About Low White Blood Cell Counts
Certain chemotherapy drugs that lower the number of white blood cellsWhite blood cell (WBC)—A white blood cell is one of the three main types of blood cells. They are produced in the bone marrow and released into the blood. White blood cells are responsible for fighting infection. There are several kinds of white blood cells, including monocytes, lymphocytes, neutrophils, eosinophils, and basophils. are described as myelosuppressiveMyelosuppressive—Used to describe some chemotherapy, which can lower the number of blood cells in your body. Often, people use the word myelosuppressive to mean chemotherapy that lowers your number of white blood cells. (my-eh-lo-suh-press-iv). This strong chemo can result in a low white blood cell count, which can cause a condition known as neutropenia Neutropenia—A lower-than-normal number of neutrophils (infection-fighting white blood cells) in the blood. It is a common side effect of some chemotherapy treatments. Doctors check the number of neutrophils when they measure the white blood cell count, to monitor the risk of infection. (nu-tro-pee-nee-a). Neutropenia can put patients at risk for certain types of infectionInfection—An invasion of microorganisms such as bacteria or viruses that have the ability to multiply and cause disease. .1
Low white blood cell counts, also known as neutropenia,
may put patients at risk for certain types of infection
Natural Defenses vs. Natural Defenses With Strong Chemo1
White blood cells are a key part of your natural defenses. At natural levels, white blood cells help protect your body against infection.
Strong chemotherapy can reduce your white blood cell count, which may put you at risk for certain types of infection.
Neulasta® (pegfilgrastim) is a prescription medication used to reduce the risk of infection (initially marked by fever) in patients with some tumors receiving strong chemotherapy that decreases the number of infection-fighting white blood cells.
Important Safety Information
Who should not take Neulasta® (pegfilgrastim)?
Do not take Neulasta® (pegfilgrastim) if you have had an allergic reaction to Neulasta® (pegfilgrastim) or to NEUPOGEN® (Filgrastim).
What should I tell my health care provider before taking Neulasta® (pegfilgrastim)?
If you have a sickle cell disorder, make sure your doctor knows about it before using Neulasta® (pegfilgrastim).
- Spleen Rupture. Your spleen may become enlarged and can rupture while taking Neulasta® (pegfilgrastim). A ruptured spleen can cause death. The spleen is located in the upper left section of your stomach area. Call your doctor right away if you have pain in the left upper stomach area or left shoulder tip area. This pain could mean your spleen is enlarged or ruptured.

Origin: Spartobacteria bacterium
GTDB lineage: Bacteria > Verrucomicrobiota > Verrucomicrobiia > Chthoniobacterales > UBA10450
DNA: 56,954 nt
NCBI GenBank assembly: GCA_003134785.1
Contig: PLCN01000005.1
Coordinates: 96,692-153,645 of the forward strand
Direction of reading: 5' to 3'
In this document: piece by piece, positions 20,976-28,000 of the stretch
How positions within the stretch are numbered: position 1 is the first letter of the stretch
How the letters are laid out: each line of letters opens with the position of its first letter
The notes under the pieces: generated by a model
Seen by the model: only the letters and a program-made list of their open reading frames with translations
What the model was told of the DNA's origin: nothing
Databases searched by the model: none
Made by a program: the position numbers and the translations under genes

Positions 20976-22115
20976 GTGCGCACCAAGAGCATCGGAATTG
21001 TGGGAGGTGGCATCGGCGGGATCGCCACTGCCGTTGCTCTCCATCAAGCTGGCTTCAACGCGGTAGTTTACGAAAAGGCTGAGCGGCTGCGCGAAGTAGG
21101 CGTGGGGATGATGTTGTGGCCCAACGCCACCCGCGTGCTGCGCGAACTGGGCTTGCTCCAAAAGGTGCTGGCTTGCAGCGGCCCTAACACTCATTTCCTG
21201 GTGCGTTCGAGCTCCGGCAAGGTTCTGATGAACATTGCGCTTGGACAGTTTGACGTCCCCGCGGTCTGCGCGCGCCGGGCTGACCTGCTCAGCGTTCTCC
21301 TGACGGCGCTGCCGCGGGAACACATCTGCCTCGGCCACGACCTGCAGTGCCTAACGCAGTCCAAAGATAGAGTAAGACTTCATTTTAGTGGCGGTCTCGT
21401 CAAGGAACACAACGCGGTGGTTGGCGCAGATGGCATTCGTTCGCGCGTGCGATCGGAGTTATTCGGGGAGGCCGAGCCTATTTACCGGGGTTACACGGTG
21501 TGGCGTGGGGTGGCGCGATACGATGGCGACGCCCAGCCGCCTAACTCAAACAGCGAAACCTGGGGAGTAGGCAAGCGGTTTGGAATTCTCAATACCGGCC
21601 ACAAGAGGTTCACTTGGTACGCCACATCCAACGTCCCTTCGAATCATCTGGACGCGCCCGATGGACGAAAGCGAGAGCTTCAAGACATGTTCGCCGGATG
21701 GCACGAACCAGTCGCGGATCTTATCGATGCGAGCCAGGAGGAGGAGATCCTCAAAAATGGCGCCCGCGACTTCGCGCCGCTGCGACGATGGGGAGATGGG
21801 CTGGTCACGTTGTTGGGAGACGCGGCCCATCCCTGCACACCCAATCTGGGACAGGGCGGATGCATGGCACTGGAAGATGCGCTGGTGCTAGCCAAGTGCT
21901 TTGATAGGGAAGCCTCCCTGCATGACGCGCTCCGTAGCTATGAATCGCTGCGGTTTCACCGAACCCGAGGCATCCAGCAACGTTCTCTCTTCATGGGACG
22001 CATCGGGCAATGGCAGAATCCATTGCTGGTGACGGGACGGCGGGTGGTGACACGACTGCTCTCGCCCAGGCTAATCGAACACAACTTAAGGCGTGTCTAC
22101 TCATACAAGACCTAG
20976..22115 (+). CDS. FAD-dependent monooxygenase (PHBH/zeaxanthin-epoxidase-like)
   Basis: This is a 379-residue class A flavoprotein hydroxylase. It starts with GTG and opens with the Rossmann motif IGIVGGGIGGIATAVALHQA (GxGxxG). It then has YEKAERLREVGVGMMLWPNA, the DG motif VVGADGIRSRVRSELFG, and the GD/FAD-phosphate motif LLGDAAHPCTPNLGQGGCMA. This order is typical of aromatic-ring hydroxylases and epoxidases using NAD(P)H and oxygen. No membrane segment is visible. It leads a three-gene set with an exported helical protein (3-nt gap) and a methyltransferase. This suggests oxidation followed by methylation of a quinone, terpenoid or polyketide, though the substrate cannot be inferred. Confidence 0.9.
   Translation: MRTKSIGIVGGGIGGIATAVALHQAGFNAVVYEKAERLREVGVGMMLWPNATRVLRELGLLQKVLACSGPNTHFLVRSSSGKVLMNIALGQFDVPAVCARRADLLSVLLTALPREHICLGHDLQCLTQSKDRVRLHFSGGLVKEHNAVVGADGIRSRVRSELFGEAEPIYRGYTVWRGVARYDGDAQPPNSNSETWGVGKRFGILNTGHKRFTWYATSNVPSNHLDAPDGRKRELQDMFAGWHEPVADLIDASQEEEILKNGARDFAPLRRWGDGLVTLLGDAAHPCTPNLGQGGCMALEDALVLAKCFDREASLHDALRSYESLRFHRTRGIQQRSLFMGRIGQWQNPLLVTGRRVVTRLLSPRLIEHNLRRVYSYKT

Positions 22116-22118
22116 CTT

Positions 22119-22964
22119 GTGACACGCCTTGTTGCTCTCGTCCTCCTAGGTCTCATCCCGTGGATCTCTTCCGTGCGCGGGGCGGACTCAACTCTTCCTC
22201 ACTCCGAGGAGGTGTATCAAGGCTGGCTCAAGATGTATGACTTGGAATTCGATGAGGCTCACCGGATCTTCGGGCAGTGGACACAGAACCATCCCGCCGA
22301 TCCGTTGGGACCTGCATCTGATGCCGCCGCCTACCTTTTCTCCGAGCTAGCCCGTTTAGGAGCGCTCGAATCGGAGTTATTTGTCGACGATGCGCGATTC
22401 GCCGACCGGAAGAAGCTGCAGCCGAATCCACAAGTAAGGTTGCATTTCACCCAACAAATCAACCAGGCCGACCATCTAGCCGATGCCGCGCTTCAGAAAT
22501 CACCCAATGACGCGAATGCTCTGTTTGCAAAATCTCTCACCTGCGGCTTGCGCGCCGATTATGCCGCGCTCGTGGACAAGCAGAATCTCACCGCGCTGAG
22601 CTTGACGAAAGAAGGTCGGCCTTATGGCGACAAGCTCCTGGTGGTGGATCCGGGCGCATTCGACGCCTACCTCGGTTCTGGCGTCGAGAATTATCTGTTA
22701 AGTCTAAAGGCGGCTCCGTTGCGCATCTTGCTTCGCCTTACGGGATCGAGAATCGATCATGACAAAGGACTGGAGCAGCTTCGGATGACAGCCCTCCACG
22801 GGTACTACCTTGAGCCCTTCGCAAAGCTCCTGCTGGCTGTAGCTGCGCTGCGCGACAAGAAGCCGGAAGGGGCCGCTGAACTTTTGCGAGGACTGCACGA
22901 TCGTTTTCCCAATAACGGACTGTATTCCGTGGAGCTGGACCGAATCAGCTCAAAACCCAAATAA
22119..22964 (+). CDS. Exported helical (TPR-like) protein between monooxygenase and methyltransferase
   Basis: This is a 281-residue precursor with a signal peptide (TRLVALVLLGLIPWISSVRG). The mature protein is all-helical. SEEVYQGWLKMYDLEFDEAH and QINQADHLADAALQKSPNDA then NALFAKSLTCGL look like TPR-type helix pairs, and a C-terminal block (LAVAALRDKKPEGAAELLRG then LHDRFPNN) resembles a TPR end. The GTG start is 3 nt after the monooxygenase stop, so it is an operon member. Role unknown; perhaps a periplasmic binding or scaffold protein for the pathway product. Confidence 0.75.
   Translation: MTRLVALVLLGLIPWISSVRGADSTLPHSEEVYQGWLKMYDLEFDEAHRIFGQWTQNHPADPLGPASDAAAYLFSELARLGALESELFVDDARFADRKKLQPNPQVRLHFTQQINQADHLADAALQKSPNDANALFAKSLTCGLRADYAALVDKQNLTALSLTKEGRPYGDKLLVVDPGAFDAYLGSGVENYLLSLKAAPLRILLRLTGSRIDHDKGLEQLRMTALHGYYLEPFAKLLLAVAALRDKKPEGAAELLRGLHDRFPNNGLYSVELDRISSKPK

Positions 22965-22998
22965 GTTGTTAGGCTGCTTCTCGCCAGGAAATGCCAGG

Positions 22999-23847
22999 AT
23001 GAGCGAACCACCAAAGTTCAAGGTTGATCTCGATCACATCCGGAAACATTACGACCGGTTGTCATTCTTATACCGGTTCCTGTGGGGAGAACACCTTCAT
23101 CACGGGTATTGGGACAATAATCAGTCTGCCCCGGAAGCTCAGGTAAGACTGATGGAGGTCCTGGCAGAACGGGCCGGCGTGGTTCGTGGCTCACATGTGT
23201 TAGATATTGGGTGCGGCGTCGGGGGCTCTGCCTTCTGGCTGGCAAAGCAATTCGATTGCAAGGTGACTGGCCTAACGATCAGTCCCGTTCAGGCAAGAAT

- A serious lung problem called acute respiratory distress syndrome (ARDS). Call your doctor or seek emergency care right away if you have shortness of breath, trouble breathing, or a fast rate of breathing.
- Serious Allergic Reactions. Neulasta® (pegfilgrastim) can cause serious allergic reactions. These reactions can cause shortness of breath, wheezing, dizziness, swelling around the mouth or eyes, fast pulse, sweating, and hives. If you start to have any of these symptoms, call your doctor or seek emergency care right away. If you have an allergic reaction during the injection of Neulasta® (pegfilgrastim), stop the injection. Call your doctor right away.
- Sickle Cell Crises. You may have a serious sickle cell crisis if you have a sickle cell disorder and take Neulasta® (pegfilgrastim). Serious and sometimes fatal sickle cell crises can occur in patients with sickle cell disorders receiving Filgrastim, a medicine similar to Neulasta® (pegfilgrastim). Call your doctor right away if you have symptoms of sickle cell crisis such as pain or difficulty breathing.
What are the most common side effects of Neulasta® (pegfilgrastim)?
The most common side effect you may experience is aching in the bones and muscles. If this happens, it can usually be relieved with a nonaspirin pain reliever, such as acetaminophen.
- Occasionally pain and redness may occur at the injection site. If there is a lump, swelling, or bruising at the injection site that does not go away, talk to the doctor.
- Neulasta® (pegfilgrastim) should only be injected on the day the doctor has determined and should not be injected until approximately 24 hours after receiving chemotherapy.
- The needle cover on the single-use prefilled syringe contains dry natural rubber (latex), which should not be handled by persons sensitive to this substance.
If you have any questions about this information, be sure to discuss them with your doctor. You are encouraged to report negative side effects of prescription drugs to the FDA. Visit www.fda.gov/medwatch or call 1-800-FDA-1088.